Yantar (Russian: Янтарь meaning amber) is a series of Russian (previously Soviet) reconnaissance satellites, which supplemented and eventually replaced the Zenit spacecraft. Kosmos 2175, a Yantar-4K2 or Kobalt spacecraft, was the first satellite to be launched by the Russian Federation following the dissolution of the Soviet Union. Yantar-Terilen was the first real-time digital system. Yantar satellites also formed the basis for the later Orlets, Resurs and Persona satellites. 174 have been launched, nine of which were lost in launch failures. The most recent launch was of Kosmos 2480 a Yantar-4K2M or Kobalt-M, on 17 May 2012. All Yantar satellites have been launched using the Soyuz-U carrier rocket, and the launch of Kosmos 2480 was announced as the last launch of that rocket.
||Kometa (Russian: Комета meaning comet)
Siluet (Russian: Силуэт meaning silhouette) 
||18 February 1981
||2 September 2005
||Feniks (Russian: Феникс meaning phoenix) 
||23 May 1974
||28 June 1983
||Oktan (Russian: Октан meaning octane
||27 April 1979
||30 November 1983
||Kobalt (Russian: Кобальт meaning cobalt)
||21 August 1981
||25 February 2002
||24 September 2004
||17 May 2012
||Terilen Russian: Терилен meaning terylene)
||28 December 1982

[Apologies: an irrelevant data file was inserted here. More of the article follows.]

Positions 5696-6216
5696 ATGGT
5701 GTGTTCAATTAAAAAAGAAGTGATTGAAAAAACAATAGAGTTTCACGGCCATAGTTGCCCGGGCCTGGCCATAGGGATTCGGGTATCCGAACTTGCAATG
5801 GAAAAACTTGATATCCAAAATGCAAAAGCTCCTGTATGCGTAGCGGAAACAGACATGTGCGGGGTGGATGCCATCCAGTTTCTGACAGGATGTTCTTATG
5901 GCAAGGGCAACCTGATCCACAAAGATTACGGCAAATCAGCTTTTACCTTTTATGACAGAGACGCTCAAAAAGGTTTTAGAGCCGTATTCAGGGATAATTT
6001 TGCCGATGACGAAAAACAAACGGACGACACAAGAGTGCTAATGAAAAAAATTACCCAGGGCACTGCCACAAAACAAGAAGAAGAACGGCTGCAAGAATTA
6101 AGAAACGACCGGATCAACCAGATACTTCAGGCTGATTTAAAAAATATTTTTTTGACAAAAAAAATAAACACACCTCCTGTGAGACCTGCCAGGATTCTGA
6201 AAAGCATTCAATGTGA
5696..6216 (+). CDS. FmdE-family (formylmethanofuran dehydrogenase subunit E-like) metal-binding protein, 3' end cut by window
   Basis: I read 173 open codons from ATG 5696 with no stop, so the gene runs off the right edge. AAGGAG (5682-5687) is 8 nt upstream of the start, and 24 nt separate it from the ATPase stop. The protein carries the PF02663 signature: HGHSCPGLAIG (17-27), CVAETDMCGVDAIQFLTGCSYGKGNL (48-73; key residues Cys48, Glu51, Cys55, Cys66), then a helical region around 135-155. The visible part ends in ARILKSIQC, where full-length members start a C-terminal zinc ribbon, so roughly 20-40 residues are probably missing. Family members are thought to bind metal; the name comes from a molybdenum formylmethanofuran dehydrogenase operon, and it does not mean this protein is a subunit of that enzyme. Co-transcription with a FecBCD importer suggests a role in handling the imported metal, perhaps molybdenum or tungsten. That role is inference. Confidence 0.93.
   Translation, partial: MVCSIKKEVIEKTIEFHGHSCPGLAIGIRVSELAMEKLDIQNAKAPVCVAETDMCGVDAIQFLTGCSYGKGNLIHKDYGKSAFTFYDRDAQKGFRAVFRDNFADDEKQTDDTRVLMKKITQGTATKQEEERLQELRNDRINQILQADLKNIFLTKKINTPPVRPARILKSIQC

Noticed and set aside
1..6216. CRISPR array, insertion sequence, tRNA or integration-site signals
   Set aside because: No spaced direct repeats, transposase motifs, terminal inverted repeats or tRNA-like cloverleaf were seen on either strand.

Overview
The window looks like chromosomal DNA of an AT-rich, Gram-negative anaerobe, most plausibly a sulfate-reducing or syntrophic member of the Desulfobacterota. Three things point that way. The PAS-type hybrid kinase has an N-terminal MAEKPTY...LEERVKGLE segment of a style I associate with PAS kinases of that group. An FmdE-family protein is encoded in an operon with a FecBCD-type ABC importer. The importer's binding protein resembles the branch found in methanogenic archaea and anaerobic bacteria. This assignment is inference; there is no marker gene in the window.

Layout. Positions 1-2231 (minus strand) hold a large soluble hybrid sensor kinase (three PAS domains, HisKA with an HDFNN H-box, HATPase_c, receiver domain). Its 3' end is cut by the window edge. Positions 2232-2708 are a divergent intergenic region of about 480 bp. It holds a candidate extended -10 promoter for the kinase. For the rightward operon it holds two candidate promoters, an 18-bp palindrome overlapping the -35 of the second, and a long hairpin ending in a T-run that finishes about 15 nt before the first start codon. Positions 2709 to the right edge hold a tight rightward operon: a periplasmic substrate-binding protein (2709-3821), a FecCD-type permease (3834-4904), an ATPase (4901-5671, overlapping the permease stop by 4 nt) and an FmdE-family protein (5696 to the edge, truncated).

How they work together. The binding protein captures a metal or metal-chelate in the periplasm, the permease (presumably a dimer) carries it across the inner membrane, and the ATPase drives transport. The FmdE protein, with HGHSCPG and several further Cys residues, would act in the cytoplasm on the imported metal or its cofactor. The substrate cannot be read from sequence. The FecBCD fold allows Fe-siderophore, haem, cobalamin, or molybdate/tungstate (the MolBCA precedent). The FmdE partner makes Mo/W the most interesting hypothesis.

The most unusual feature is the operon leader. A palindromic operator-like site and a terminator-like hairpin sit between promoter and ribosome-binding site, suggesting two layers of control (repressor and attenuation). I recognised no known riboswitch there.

||21 December 1990
||Neman Russian: Неман meaning Neman) 
||10 July 1991
||3 May 2000
In 1964 Soviet design bureau OKB-1 was tasked with improving on the newly operational Zenit-2 reconnaissance satellites. They had three streams of work: modifying Zenit satellites, a manned reconnaissance craft called Soyuz-R and a new photo reconnaissance satellite based on Soyuz-R. The third stream was codenamed Yantar and initially there were to be two types - Yantar-1 for medium resolution imaging and Yantar-2 for high resolution. In 1967 a new high resolution satellite was proposed called Yantar-2K. Yantar-2K received government support with the first flight originally planned for 1970, although this deadline slipped.
Yantar-2K differed from Zenit in that it had to stay in orbit for a month unlike Zenit's 8–14 days. It also had 2 film return capsules, something it had in common with the US KH-7 GAMBIT reconnaissance satellite. It had three parts: the aggregate/equipment module (AO - Agregatnyy Otsek), the instrument module (PO - Pribornnyy Otsek) and the special equipment module/special apparatus module (OSA - otsek spetsial'noy apparatury). The special equipment module was the part that returned to earth at the end of the mission, and contained the Zhemchug-4 (pearl) camera. Each section was shaped like a truncated cone which gave the craft a conical shape. The craft was 6.3m long (although one source says 8.5m) with a maximum diameter of 2.7m. It weighed 6.6 tonnes.
Yantar-4K1 was a modification of the Yantar-2K. It had a better camera, the Zhemchug-18, and was in orbit for 45 days rather than the 30 days of Yantar-2K. Other systems were the same as the Yantar-2K and both types of satellites were launched in the same period. Both satellites were retired in 1984.
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